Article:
From a Git point of view, what’s called a base necessarily refers to a commit that you can either designate directly, or designate by the name of a branch pointing to it. As developers, it is our responsibility to choose the starting and ending bases according to the commits we want to move and their destination.

Example:

In the above example, the current branch is feature-2 and you’re doing a rebase on the target base-branch. From a Git perspective, even the simplest rebase is implicitly like a git rebase --onto to which git implicitly adds the missing parameters.

git switch feature-2 # only if the HEAD is not on feature-2 yet
git rebase base-branch

is equivalent to:

git rebase base-branch feature-2 # works from anywhere

And is more explicitly equivalent to:

git rebase --onto=base-branch cb2a0 feature-2

Note that the cb2a0 commit is automatically chosen by git because it is the closest common commit between the base base-branch and the targetfeature-2.

what exactly is happening?

Git moves to base-branch then replays changes of each commits from the commit cb2a0 (NOT included) to the commit pointed by feature-2 (included). Those replays will thus generate as many new commits. Once all of this is done, the feature-2 branch (as a pointer) is moved to the last new commit, and then the process is considered completed.

Understanding rebase --onto

The --onto option allows us to be more explicit about the bases involved. This is sometimes needed when the history of commits prior to the actual commits of a branch has been messed up by some arbitrary actions that cause the history to deeply diverge between the local branch and the remote branch.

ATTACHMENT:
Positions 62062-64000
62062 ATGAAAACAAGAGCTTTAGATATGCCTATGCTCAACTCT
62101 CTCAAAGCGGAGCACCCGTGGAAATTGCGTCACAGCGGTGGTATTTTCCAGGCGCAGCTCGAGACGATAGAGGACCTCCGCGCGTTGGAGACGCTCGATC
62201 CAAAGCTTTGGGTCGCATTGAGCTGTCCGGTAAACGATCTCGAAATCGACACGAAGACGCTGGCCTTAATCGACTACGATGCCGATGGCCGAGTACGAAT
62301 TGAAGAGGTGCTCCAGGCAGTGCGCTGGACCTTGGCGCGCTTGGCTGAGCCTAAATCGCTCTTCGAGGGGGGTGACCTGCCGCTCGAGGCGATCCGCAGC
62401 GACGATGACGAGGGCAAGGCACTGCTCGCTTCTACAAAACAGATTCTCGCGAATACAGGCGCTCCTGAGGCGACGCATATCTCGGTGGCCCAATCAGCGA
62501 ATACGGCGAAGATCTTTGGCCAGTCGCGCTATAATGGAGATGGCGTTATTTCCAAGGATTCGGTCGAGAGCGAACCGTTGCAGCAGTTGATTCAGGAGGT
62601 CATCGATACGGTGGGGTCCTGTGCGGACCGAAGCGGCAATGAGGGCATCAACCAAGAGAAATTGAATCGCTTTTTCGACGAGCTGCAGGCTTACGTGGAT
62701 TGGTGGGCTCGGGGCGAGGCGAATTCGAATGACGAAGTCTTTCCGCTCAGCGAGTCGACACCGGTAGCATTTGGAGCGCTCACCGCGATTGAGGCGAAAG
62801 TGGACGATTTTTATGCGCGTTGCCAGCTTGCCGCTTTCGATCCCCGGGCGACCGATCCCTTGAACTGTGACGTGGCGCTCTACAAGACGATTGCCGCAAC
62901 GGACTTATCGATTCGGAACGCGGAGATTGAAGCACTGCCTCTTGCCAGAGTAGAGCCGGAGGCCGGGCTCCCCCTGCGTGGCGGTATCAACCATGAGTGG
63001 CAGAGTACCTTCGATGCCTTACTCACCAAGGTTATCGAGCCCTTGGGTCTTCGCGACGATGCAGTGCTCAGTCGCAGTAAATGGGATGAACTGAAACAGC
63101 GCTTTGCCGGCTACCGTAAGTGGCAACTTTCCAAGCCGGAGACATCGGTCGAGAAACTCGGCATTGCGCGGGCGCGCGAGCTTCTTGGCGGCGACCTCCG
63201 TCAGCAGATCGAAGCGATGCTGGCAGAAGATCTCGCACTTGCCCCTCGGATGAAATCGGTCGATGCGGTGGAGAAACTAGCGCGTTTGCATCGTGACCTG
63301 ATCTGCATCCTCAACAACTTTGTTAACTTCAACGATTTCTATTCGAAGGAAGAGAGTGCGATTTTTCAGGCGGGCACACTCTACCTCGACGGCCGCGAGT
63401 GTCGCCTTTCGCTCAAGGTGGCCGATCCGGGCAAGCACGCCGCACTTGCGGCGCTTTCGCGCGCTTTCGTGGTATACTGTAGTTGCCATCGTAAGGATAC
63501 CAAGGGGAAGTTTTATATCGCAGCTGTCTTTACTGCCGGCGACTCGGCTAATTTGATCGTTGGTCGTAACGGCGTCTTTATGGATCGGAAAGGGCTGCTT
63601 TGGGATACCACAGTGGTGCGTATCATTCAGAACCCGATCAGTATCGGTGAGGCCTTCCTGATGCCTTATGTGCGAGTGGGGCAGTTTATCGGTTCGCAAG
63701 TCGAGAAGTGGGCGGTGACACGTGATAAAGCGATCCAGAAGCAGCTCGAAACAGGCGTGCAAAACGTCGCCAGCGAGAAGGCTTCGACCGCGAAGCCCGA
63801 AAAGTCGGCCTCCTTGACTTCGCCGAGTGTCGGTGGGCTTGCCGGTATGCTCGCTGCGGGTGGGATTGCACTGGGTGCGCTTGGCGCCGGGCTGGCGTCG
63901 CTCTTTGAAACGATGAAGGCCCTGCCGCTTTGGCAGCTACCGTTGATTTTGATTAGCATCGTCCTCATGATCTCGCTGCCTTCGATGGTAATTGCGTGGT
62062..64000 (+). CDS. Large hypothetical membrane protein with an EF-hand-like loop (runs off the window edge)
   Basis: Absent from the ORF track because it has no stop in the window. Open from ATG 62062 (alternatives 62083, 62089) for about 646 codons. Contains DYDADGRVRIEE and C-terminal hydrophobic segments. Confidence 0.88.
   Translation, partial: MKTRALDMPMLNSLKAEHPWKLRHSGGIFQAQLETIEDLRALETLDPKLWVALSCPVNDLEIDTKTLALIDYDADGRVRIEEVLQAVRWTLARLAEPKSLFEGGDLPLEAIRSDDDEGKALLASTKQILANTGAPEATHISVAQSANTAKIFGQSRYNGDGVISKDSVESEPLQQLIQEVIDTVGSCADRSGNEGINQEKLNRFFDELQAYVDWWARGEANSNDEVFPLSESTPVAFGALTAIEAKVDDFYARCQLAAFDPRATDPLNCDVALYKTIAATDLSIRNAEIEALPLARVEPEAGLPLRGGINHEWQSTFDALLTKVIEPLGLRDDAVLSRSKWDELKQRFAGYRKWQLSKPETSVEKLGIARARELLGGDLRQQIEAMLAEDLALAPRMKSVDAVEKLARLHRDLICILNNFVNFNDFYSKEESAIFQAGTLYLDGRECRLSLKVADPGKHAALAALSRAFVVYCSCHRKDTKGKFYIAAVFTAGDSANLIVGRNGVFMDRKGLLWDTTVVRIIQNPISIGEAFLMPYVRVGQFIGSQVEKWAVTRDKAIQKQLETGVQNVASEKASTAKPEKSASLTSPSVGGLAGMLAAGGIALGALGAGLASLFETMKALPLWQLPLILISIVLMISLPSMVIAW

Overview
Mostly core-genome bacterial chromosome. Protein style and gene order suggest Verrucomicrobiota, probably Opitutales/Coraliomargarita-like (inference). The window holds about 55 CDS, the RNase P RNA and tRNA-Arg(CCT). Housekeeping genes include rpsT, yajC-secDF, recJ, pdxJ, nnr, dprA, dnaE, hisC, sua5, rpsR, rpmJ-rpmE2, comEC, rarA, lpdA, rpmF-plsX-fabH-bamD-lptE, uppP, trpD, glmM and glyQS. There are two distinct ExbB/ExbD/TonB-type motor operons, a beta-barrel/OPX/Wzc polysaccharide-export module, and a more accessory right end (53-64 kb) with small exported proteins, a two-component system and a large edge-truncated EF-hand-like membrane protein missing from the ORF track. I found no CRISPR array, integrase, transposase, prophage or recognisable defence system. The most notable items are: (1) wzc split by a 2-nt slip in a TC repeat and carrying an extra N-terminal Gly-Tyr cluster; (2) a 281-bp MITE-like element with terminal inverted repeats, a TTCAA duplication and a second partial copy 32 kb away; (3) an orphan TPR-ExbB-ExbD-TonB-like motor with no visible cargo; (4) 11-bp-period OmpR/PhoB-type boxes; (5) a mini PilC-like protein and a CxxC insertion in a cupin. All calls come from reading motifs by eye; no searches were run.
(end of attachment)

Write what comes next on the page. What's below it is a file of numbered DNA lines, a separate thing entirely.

Example

In this example, the current branch is still feature-2, but now the only significant commits of this branch are the two last ones. So you want to replay (or “rebase”) only those two commits on the target base-branch. Here you have to give to the git rebase the --onto parameter.

git rebase --onto=target-branch 8bd54 feature-2

Which can be translated as:

Replay onto target-branch all commits between 8bd54 (not included) and feature-2, then move the feature-2 reference to the result.

Once the commits graph is in mind, rebase --into is finally a neat and simple way to solve this problem which otherwise could have caused some serious headaches.

Conclusion

Rebase in Git is a sharp and powerful tool, especially with the explicit — and sometime mandatory — --onto option, allowing us to replay specific commits from one place to another. The explicit git rebase --into form is unnecessary most of the time, but learning how to master it is really worth it considering the difficulties it can solve in the blink of an eye.

Last but not least, never underestimate the benefits of pinpointing your current position in the Git versions tree on a very regular basis. It is very helpful to get used to navigating in the versions tree and visualizing how all those Git commands behaves within it. To do so, consider to use your IDE’s git graph functionalities (derived from this kind of Git command: git log --graph --oneline --decorate --color), and making this graph your best friend!